Student and Educator Beliefs on an English as a Lingua Franca Classroom Framework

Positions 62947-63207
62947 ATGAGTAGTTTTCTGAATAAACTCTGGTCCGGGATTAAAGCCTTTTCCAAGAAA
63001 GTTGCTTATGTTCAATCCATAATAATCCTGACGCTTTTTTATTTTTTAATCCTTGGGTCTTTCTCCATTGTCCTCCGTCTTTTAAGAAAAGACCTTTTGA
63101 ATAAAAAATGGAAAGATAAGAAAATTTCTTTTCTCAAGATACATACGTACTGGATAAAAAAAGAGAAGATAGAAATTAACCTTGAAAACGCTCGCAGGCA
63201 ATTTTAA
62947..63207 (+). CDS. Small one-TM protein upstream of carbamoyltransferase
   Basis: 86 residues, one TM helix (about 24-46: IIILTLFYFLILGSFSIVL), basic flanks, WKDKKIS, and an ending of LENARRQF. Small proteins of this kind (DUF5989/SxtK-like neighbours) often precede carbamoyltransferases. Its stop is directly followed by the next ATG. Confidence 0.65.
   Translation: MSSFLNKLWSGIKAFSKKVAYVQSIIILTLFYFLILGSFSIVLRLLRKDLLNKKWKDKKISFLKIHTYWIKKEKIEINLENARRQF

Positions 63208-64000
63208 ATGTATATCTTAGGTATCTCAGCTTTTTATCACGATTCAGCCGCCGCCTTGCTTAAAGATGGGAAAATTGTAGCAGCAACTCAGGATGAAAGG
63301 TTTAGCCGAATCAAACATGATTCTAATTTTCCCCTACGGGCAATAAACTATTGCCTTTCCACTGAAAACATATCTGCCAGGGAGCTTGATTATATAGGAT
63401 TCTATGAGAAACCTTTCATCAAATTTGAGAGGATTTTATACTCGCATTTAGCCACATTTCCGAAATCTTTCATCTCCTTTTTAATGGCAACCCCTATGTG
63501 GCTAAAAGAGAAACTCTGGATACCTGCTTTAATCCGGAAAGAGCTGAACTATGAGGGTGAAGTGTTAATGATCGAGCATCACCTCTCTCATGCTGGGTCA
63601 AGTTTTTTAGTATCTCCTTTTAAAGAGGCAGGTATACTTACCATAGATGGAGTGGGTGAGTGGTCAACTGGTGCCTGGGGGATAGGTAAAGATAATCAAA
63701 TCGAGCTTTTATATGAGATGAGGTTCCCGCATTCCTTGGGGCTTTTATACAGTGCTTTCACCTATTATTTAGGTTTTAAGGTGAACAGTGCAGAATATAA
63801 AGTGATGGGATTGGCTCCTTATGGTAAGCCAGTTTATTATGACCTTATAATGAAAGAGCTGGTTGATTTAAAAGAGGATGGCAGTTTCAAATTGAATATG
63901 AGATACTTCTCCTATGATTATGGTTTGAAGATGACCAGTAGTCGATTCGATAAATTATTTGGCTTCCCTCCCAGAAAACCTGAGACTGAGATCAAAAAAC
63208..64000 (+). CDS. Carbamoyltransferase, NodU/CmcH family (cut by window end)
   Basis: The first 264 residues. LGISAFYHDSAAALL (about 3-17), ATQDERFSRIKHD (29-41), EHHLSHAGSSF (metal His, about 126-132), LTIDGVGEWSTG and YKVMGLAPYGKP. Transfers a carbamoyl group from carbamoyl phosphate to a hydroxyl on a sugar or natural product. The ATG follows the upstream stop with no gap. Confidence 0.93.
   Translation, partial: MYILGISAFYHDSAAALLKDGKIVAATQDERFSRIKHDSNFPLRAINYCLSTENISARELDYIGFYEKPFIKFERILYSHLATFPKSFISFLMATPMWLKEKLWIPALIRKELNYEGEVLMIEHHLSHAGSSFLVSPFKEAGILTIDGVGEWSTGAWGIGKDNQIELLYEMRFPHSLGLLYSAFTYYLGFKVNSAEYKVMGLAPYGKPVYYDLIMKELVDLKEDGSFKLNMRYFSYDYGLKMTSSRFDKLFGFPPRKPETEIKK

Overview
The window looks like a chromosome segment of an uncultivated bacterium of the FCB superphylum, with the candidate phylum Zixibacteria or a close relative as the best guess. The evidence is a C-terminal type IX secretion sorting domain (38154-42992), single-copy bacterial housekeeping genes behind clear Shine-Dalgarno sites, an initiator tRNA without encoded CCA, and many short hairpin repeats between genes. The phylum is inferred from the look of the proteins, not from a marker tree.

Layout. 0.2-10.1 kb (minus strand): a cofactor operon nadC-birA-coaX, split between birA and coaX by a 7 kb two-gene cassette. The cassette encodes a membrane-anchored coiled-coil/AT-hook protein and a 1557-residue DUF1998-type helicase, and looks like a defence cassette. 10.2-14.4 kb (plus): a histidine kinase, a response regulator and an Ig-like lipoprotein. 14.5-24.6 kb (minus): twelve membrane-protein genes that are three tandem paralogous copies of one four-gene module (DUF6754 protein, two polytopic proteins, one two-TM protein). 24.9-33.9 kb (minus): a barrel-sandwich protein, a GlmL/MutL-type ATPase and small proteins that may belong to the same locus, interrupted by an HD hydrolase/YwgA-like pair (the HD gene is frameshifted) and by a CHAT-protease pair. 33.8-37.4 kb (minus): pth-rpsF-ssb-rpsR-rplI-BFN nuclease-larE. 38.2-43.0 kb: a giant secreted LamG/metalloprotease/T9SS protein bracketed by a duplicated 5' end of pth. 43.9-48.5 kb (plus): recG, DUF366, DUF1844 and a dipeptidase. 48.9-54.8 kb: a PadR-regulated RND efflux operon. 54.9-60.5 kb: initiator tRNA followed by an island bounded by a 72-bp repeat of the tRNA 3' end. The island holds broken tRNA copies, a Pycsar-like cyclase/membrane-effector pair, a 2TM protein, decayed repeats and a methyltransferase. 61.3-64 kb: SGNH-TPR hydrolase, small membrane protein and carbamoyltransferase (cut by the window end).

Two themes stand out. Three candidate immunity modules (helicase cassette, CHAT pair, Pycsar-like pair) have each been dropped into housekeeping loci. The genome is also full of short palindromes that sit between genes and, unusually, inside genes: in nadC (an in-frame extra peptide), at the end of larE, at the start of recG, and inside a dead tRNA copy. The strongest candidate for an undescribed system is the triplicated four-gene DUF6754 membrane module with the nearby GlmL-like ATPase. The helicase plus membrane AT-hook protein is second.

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The ways in which students use English to communicate has evolved. Many students around the world now use English to communicate as a lingua franca with other non-native speakers. In order to meet the needs of their students and help them achieve their goals, teachers need to be aware of not only how their students are using English but the beliefs about English language learning that they are bringing into the classroom. Further, teachers must be aware of the extent to which their own beliefs are aligned with those of their students. This study of 86 students at four language centers in Malaysia, along with their 18 instructors, investigated the extent to which student beliefs align with an English as a Lingua Franca (ELF) framework, and the degree to which teachers share those beliefs and are aware of them. Students were asked to respond to 15 statements about their beliefs on the role of culture in language learning, frequency of error correction, native-speaker models and interlocutor beliefs. The teacher survey similarly asked teachers to respond to 10 statements about their beliefs and their awareness of student beliefs, while setting up three direct comparisons between what the students believe and what the teachers think their students believe. The study found that teacher beliefs largely seemed supportive of an ELF approach. Student beliefs varied much more significantly, especially when it came to error correction and the pursuit of native-speaker accents, a fact which many teachers appeared not to be aware of. The results indicated a disconnect between the goals the students are setting for themselves, goals which are at odds with an ELF framework, and their teachers’ awareness of those goals.